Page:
The Associated Press reported that a power failure at the Louisiana Superdome was a concern before Superbowl XLVII.
The incident came as no surprise to locals who had suffered numerous, long-lasting outages during Hurricane Isaac just a few months earlier. New Orleans’ creaking infrastructure and antiquated power grid was old news, but not much is being done to remedy the situation.
As much as 85 per cent of New Orleans was without power during Hurricane Isaac and more than 60,000 people were without power for over four days. It took longer than a week for 99 per cent of power to be restored. Repaired levees at least coped with the deluge but that was the only bright spot as debate raged over the lack of investment in public infrastructure.
The main issue is the expense of updating the New Orleans grid. Estimates for transitioning to buried power lines suggest as much as $1.5 billion is needed.
Residents argue that the needs of locals are losing out to the tourism industry. The city’s most recent infrastructure project is the $53 million streetcar line that connects the city’s Amtrak station to the start of the French Quarter. Locals argued the new 1.2-mile line, constructed in time for the Super Bowl, was an unnecessary project when so many are without adequate public transportation and when so many New Orleans roads are in desperate need of attention.
For more than half an hour, as the Super Bowl was plunged into darkness, a global audience’s attention was primarily focused on the Superdome.
Energy market research consultancy Pike Research offers a few suggestions but also argues that the Superdome did at least get some things right.
For starters, they point out that not all of the lights in fact went out. One-third managed to stay on, indicating that the uninterruptible power supply system (UPS) worked. The challenge when designing a back-up system is balancing the maximum number of diesel generators with the minimal amount of load. That only one-third stayed on showed it was three times too small.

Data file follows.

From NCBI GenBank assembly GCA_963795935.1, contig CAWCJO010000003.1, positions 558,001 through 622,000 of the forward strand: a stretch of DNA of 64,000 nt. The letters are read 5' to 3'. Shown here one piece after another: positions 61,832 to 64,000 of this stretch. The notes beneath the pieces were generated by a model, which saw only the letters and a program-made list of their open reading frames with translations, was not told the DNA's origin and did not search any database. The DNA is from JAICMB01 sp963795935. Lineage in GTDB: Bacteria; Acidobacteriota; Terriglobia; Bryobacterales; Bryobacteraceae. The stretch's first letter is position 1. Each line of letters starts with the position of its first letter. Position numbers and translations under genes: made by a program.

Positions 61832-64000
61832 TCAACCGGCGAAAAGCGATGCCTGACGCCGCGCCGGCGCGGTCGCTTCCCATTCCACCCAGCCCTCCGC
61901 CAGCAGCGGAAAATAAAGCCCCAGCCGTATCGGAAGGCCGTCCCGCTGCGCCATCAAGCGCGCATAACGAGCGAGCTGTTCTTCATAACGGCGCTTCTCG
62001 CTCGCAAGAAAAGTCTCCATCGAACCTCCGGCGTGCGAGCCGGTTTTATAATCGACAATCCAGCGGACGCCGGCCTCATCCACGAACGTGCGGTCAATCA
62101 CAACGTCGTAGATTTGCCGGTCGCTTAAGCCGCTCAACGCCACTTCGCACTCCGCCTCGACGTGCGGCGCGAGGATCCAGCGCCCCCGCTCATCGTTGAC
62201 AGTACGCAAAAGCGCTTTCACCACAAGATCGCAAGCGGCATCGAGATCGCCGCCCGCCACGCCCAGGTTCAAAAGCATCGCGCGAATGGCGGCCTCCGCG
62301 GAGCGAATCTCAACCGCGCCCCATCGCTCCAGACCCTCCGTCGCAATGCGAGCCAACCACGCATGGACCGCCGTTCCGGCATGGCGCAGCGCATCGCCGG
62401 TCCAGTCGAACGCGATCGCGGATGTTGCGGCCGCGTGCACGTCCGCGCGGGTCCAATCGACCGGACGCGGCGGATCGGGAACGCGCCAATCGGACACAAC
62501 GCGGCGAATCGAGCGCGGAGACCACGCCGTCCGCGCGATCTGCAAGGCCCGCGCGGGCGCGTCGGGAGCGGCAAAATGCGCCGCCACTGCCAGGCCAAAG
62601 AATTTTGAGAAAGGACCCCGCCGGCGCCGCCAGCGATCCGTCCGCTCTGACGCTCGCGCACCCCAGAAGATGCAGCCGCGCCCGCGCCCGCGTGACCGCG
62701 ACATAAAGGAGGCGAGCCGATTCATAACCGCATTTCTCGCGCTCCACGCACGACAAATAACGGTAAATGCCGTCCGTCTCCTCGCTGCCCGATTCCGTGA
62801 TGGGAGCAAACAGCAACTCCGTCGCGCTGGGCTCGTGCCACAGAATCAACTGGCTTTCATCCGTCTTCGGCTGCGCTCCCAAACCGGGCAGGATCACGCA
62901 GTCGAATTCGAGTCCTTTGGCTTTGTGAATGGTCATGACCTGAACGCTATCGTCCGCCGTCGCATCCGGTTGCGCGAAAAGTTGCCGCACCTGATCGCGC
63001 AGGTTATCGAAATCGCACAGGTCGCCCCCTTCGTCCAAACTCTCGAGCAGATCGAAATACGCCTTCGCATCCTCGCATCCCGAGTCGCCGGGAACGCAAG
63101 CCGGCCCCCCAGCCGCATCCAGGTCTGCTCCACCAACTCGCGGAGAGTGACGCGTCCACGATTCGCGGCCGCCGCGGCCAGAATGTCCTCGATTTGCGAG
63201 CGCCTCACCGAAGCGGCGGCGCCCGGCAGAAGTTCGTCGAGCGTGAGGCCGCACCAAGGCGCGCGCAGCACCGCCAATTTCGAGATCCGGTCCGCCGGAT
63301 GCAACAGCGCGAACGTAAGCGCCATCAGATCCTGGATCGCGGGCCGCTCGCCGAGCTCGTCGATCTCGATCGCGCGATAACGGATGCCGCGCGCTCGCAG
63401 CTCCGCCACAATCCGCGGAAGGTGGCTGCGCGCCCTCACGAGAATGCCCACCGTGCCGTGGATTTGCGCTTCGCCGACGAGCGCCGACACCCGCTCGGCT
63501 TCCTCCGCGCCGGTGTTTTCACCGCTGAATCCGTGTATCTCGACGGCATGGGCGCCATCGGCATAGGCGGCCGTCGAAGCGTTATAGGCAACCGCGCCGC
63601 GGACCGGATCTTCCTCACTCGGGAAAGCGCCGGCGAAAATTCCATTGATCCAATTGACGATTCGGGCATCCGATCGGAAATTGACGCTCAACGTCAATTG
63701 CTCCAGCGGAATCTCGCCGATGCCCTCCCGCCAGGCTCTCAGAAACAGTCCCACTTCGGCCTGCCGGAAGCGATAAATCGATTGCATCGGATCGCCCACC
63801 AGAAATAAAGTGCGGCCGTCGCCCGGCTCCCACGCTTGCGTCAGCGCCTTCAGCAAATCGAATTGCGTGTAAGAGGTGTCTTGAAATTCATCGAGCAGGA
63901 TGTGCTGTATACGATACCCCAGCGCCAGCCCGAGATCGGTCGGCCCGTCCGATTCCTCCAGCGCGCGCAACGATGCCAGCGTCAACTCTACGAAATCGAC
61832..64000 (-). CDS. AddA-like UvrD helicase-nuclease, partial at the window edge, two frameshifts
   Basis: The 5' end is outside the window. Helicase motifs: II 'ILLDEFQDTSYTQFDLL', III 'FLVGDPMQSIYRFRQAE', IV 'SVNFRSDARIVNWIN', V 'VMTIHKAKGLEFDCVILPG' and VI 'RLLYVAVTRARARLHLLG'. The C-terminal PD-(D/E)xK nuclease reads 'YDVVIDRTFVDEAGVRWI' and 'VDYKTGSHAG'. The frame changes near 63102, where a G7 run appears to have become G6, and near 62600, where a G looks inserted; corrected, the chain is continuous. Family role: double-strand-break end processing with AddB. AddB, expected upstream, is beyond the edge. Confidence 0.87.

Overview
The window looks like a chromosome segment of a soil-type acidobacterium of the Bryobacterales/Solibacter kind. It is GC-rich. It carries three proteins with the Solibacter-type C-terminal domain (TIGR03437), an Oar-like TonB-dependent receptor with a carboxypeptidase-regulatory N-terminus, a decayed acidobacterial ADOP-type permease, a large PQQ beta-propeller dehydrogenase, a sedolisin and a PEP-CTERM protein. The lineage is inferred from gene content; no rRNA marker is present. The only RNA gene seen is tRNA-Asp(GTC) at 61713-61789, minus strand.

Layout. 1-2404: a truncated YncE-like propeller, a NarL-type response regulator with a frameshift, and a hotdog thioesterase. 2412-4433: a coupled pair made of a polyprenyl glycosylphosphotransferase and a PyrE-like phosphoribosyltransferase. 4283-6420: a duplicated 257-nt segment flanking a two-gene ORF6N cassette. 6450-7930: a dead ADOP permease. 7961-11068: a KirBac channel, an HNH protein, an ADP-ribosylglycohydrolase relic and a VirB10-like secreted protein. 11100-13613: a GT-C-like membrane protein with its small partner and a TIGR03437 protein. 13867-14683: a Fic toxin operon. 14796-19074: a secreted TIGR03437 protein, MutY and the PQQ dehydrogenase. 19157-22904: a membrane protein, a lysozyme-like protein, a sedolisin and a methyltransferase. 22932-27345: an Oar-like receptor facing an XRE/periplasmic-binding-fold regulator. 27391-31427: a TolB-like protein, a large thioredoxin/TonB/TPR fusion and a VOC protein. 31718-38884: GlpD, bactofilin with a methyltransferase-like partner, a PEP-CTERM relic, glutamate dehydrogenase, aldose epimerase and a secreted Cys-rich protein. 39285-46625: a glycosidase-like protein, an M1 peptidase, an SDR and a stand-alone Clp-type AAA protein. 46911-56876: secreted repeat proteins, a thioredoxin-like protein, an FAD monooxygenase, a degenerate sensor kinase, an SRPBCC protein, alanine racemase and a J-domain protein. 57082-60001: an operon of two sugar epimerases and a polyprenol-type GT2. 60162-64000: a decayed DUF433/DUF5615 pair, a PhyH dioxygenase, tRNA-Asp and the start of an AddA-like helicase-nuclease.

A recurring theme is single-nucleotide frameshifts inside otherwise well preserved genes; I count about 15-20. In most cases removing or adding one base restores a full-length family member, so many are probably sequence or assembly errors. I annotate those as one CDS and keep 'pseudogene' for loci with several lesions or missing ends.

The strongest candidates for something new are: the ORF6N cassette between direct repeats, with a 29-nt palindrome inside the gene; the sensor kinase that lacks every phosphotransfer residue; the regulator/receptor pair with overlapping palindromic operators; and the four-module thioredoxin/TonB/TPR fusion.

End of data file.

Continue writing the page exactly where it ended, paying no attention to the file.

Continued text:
That the LEDs in the emergency stairs also stayed on meant success in terms of health and safety; it stopped crowds from panicking. They also stayed on within the external walls of the stadium. This highlighted both the environmental and management benefits of LEDs compared with sodium high density discharge (HID) lamps used elsewhere in the stadium.
LEDs consume only a fraction of the power and require no warm-up time and therefore little electricity to manage the current, compared with the HIDs which took 20 minutes to regain full luminosity. More extensive use of LEDs would have reduced the load on the UPS and reduced significantly the time needed to get the game going again.
The lights were not the only issue though. Pike says there were clearly failures in the wiring of the building’s critical circuits which caused loss of power for the TV network, including the commentators and cameras, as well as the 49ers coach’s communications system.
The electrical design engineers clearly got some things right but they also failed in other areas. Ultimately, the Super Bowl blackout wasn’t the end of the world and no one was hurt.
It delayed proceedings, but in the end, even the blackout couldn’t take the shine off what was a fantastic game.